Sierra Leone, Liberia, Cameroon, Gabon and Ivory Coast are all home to significant iron deposits, with Guinea widely considered to be the centre of the action. “The reserves are a pretty good size, a quarter of a billion to half a billion tonnes, and some of the grade is 65% iron, which fits in the range of Australian and Brazilian deposits,” said John Jorgenson, an iron ore specialist at the United States Geological Survey, referring to the high grades found in two of the world’s biggest producing nations.

Smaller players such as Bellzone Mining (BZM-L) have also made waves in the area. Last summer, a Chinese company agreed to invest US$2.7 billion in a 286-km railway and port facilities for Bellzone’s Kalia project in Guinea in return for the right to purchase 100% of the off-take (estimated at an eventual 50 million tonnes a year).

In February, African Aura Mining (AUR-T, AAAM-L) released a first resource estimate for its Nkout project in Cameroon with an inferred resource of 1.04 billion tonnes grading 34.2% iron in a magnetite banded iron formation. Nkout is 30 km away from a rail line proposed by Australia’s Sundance Resources (SDL-A), which wants to link its 2.3-billion-tonne Mbalam iron project 160 km to the east with a proposed deepwater Atlantic port 310 km to the west.

West African countries such as Guinea have their downsides, however. The dictatorial government there was overthrown in a military coup in late 2008, and after four different interim leaders, Alpha Condé was named president in November 2010. This February, Condé announced the military leaders had bankrupted the country in just two years by overspending, leaving the former French colony’s economy in tatters.

Condé’s government has since stated the current mining code will be reviewed and updated, and has indicated its intention to ensure that a one-third interest in profits from mining projects be allocated to the State.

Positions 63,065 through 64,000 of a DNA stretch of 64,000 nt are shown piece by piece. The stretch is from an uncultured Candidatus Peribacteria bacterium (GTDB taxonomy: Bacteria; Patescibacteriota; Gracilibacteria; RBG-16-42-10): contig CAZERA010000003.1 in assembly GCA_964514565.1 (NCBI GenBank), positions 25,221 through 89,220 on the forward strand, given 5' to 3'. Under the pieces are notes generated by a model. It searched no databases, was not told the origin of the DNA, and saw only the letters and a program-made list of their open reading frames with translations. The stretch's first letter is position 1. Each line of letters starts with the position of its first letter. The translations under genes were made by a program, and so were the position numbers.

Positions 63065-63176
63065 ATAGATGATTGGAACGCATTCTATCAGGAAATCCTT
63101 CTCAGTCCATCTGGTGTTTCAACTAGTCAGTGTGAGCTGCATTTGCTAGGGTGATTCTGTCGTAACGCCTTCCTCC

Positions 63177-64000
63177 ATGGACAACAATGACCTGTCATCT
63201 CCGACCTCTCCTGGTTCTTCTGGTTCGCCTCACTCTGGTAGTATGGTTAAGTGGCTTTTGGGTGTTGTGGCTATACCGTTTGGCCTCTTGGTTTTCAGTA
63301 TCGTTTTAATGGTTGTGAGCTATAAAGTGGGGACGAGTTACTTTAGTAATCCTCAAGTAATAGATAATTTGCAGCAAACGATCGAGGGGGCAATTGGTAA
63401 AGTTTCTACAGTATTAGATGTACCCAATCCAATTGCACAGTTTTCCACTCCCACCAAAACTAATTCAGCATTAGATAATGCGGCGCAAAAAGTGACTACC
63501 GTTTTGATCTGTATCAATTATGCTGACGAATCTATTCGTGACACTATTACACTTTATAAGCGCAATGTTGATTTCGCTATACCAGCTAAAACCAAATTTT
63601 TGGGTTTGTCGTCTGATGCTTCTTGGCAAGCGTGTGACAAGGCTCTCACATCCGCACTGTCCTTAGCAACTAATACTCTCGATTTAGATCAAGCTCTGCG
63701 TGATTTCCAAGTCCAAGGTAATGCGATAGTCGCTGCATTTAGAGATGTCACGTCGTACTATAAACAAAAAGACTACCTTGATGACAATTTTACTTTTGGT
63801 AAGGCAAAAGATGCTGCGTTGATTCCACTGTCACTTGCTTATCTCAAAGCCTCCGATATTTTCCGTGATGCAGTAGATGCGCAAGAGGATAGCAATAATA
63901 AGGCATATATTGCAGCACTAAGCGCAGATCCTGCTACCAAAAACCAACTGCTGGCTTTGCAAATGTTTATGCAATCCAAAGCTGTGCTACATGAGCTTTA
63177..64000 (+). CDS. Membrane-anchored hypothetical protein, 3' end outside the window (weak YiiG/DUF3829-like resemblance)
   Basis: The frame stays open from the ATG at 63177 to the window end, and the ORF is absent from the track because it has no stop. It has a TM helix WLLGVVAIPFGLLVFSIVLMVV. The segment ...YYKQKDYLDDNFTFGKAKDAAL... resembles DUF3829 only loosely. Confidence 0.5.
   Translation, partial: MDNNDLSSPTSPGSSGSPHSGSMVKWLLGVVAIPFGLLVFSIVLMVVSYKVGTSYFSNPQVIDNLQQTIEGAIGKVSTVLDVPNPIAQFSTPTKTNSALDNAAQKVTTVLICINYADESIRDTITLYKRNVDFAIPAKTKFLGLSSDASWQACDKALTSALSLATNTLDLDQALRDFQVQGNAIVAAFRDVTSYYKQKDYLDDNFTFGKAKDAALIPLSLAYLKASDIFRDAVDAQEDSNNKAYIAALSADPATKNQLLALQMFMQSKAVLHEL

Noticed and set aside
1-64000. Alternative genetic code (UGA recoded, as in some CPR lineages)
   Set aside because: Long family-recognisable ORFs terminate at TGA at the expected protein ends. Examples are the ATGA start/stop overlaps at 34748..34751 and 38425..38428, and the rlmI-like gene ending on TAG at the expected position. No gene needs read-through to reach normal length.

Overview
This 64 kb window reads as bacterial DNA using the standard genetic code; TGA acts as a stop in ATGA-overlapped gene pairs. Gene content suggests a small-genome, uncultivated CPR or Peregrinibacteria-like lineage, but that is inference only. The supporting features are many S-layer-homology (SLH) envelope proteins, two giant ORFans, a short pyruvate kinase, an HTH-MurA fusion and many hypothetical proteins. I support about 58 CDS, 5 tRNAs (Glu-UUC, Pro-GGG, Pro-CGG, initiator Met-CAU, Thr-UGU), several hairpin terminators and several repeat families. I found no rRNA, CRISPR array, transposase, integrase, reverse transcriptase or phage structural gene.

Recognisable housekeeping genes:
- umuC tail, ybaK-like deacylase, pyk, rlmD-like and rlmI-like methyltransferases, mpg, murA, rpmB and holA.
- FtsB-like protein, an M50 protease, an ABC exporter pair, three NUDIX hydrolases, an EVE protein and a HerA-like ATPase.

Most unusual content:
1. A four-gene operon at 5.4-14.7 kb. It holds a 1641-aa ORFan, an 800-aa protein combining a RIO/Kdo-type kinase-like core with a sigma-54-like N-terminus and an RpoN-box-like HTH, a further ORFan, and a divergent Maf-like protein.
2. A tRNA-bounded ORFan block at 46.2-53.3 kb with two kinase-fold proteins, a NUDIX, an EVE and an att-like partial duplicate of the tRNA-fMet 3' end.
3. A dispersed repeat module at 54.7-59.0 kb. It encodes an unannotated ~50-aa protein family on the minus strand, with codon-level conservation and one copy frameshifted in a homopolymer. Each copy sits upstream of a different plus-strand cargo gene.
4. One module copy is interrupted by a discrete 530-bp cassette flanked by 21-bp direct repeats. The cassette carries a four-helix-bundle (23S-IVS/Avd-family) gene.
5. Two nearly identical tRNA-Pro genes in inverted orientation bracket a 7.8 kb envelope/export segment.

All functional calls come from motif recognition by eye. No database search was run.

West African Iron also notes in its filing statement dated March 21 that “certain third parties have made various statements and announcements which suggest that they hold the mining rights on several permits in the prefecture of Forécariah including the area covered by the Forécariah permits held by [the Company].” West African Iron denies the claims, however, saying it has sought and obtained confirmation of its rights from Guinean public officials. It says it has a letter dated Oct. 6, 2010, from Guinea’s Prime Minister confirming that West African Iron is the only company recognized by the government as the legal holder of the Forécariah permits.

Duport’s Sky Alliance is the company’s largest shareholder controlling 24.5 million shares for a 14% interest. Sam Magid’s Peninsula Merchant Syndications, a Vancouver investment company, is the second-largest with 19.9 million shares, or an 11% interest. Peninsula bought the shares at 11¢ at a rather fortunate time, just one trading day before the exchange halted the stock on Dec. 21, 2010. It resumed trading on April 1 and closed at 59¢, with 18.1 million shares traded.

Although Frank Giustra has no formal role with the resulting company, three of its directors, Paul Matysek, Harald Ludwig and Craig Angus, were nominated by his shell company. He is now West African Iron’s third largest shareholder controlling 16.2 million shares through one of his many charities, the Radcliffe Foundation. (He acquired 11.8 million of the shares at 10¢ each in 2010 by exercising warrants.) Radcliffe found itself the subject of news headlines last year after the Canada Revenue Agency fined it $147,000 for holding too much stock in Sky Ridge Resources (SYR-V), another of Giustra’s shells.

Insider trading reports show the promoter sold 2.3 million of his West African shares through Radcliffe on the stock’s first day of trading, at the very charitable price of 56¢ each.